If reports are to be believed, when the Freelancer IPO offer closes next Friday it will be oversubscribed by as much as 30 per cent.
Seemingly no one is too fazed by the pricing of the offer – a staggering 463 times forecast 2013 earnings; or by the lower than anticipated revenue that Freelancer.com is generating, $18.3 million forecast for the 2013 calendar year.
In reality, neither of the above are reasons to be spooked. Freelancer is profitable and growing – the two main things investors are looking for. Twitter is growing but not profitable, and seeking an $11 billion plus IPO. Tumblr was unprofitable with revenues estimated at below $12 million when Yahoo scooped it up for $1.2 billion. Compared to those two, Freelancer.com at an IPO valuation of $218 million seems like a steal.
The only problem is, some people did expect more out of Freelancer’s financials. The reason? In 2012 Wired, in an interview with Barrie, stated that Freelancer was doing $35 million in revenue per year. Now, while this could be interpreted as technically correct (depending on your definition of revenue), the reality was that Freelancer for 2012 generated $10.6 million in revenue from processing $50.8 million in payments.
There is a big difference between ‘payments’ and ‘revenue’ and this is where evaluating Freelancer can be confusing.
Freelancer categorises work it processes in the prospectus as ‘Gross Pay Volume’. For the 2012 calendar year this was $A50.8 million, and it’s forecast to increase to $A80.9 million over the 2013 calendar year. As a fee for facilitating these projects and payments Freelancer takes a clip of both sides of the transaction – that is, from both contractor and contractee – as well as payments for additional items, such as premium listings. It calls this, correctly, ‘revenue’ – which was $10.6 million for the 2012 calendar year and forecast to sit at $18.3 million for 2013.
Based on information contained within an interview internet industry publication The Next Web conducted with Barrie, the average project value of projects intermediated by Freelancer is around $200. Working from this figure, Freelancer is on track to process approximately 400,000 projects this year alone.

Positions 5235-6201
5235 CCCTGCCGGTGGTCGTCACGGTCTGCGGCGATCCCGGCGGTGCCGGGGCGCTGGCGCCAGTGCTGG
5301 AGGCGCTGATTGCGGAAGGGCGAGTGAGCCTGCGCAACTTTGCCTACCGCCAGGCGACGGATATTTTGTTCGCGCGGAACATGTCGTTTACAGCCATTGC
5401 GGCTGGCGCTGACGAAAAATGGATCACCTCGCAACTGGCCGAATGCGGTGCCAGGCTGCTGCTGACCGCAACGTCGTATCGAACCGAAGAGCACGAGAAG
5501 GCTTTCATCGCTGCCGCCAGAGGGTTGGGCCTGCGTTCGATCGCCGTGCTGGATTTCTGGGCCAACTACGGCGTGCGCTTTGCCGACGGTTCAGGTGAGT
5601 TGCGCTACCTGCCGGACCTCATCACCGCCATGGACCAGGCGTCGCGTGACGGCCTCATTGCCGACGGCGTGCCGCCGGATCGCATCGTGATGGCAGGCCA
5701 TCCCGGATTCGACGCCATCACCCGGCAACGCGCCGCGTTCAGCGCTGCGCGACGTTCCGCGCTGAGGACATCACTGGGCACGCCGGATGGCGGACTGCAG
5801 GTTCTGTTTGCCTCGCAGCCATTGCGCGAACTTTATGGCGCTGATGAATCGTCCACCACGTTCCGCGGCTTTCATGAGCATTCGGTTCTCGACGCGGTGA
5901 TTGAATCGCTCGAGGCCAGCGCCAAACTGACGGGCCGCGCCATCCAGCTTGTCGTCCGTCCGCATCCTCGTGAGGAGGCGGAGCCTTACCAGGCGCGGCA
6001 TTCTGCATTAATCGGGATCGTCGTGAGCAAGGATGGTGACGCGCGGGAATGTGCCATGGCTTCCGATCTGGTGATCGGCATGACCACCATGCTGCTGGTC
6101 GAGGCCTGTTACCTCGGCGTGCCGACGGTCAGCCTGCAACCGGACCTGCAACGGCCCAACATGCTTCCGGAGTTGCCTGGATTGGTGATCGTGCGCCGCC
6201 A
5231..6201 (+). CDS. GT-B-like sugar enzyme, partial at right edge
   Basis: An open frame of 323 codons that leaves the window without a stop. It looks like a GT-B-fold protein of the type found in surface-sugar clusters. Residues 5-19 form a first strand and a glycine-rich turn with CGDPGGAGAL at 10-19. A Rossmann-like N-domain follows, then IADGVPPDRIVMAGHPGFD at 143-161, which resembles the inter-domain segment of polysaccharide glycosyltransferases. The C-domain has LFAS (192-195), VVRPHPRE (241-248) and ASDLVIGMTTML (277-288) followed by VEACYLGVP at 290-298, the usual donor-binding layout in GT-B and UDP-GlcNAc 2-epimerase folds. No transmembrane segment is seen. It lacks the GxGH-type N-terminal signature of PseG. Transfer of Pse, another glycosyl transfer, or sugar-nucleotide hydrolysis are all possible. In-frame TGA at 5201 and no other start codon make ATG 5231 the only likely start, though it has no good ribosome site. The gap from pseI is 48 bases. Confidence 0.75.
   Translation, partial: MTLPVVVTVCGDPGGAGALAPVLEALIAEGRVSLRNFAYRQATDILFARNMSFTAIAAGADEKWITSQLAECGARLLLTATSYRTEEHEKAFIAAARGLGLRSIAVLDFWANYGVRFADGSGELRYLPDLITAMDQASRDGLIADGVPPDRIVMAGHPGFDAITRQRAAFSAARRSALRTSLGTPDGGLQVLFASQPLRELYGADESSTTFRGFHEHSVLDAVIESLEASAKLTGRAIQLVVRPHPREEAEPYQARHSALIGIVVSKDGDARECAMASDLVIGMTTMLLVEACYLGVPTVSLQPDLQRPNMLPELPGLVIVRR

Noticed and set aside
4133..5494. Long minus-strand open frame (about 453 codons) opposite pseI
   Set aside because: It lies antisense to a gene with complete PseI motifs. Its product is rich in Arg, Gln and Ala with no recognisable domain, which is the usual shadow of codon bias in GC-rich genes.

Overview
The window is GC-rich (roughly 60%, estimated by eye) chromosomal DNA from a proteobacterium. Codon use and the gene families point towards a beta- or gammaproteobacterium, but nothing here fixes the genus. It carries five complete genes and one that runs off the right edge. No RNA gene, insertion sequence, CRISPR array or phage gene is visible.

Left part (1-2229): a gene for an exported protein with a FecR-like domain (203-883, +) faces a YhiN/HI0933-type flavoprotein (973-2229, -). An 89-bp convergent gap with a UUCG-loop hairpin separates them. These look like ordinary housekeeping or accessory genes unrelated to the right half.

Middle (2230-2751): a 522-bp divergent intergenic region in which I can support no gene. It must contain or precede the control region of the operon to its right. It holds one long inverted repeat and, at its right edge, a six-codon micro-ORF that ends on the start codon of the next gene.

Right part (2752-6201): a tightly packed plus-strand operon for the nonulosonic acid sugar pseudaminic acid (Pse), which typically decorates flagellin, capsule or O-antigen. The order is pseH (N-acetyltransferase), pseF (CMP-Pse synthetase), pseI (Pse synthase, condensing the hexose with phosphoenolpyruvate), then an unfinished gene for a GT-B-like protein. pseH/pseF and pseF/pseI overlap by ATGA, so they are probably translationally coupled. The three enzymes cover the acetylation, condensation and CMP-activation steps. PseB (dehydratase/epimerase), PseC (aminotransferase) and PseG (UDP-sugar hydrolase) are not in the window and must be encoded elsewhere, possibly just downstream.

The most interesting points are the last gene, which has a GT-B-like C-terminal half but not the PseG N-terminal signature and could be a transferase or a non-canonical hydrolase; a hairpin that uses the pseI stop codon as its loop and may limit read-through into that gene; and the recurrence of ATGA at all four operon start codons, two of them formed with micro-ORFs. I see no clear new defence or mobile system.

The key for the future of the business is turning this volume of transactions into a really meaningful profit figure. For the first half of 2013, Freelancer made a net profit after tax of $477,000 on $8.45 million of revenues. Freelancer retains around 21 per cent of payments processed via its platform. This means that on gross payments processed in the vicinity of $38 million the company should see around 1-1.2 per cent in profit. Put simply, for Freelancer to really fire it needs to process a huge volume of payments. In this case ‘huge’ means billions of dollars, not millions.
Herein lies the opportunity, and most likely the reason why the offer is reported to be oversubscribed. If Freelancer could process say, a billion dollars in projects within the next five to seven years, and maintain its current clip of 21 per cent, it would generate $210 million in revenue. At this scale operating costs would dip significantly as a percentage of overall revenue and it is not difficult to see how Freelancer could be a business delivering $50-60 million of net profit a year if it can maintain similar operating margins to other self-service heavy businesses like Facebook and Google.
A billion dollars is a long way from the current forecast $80 million project pool for 2013 – but given the momentum behind the concept of the global marketplace and the bold vision of chief executive Matt Barrie it’s one that many will be willing to take a punt on.
Buying into Barrie’s vision is something any possible investor will have to be very comfortable doing. Freelancer is unusually bucking the basic corporate governance principal that a company should not have a chief executive officer who also serves as chairman of the board. In addition, its board is only three people deep. Two of these are executives of the company – chief executive Barrie and chief technology officer Darren Williams. The other is the company’s second largest equity holder, Simon Clausen, who holds 38 per cent of its shares. The three board members between them will own 87.4 per cent of the company and ultimately continue to comfortably control all decisions the company makes.
It’s for this reason an IPO seems somewhat unusual considering Freelancer.com, based on its growth and operating position, should have no trouble raising funds via the venture capital route. Freelancer will incur $1 million in charges as a result of the process, which means after all is said and done it will ultimately raise $14 million in funds via the IPO. It’s possible Freelancer is taking this route as it will incur less onerous conditions than a raise via a prominent venture fund – who may request board representation and decision making power in return for their investment. Under the IPO route Freelancer can pick and choose who it allows to invest and will maintain full control. The IPO route also allows it to create a meaningful employee stock option plan for employees – a valuable tool for retention and also salary containment.
The other oddity was Freelancer choosing to list on the ASX, and not on the NASDAQ and NYSE. Australian investors are not traditionally used to earnings multiples over 400, whereas three digital earnings multiples within US dot.com companies are not unheard of. Barrie told Business Insider Australia he was doing it as a blueprint for other Australian companies to pursue a similar path. He might be onto something if the reports around oversubscription are correct. We will find out next week.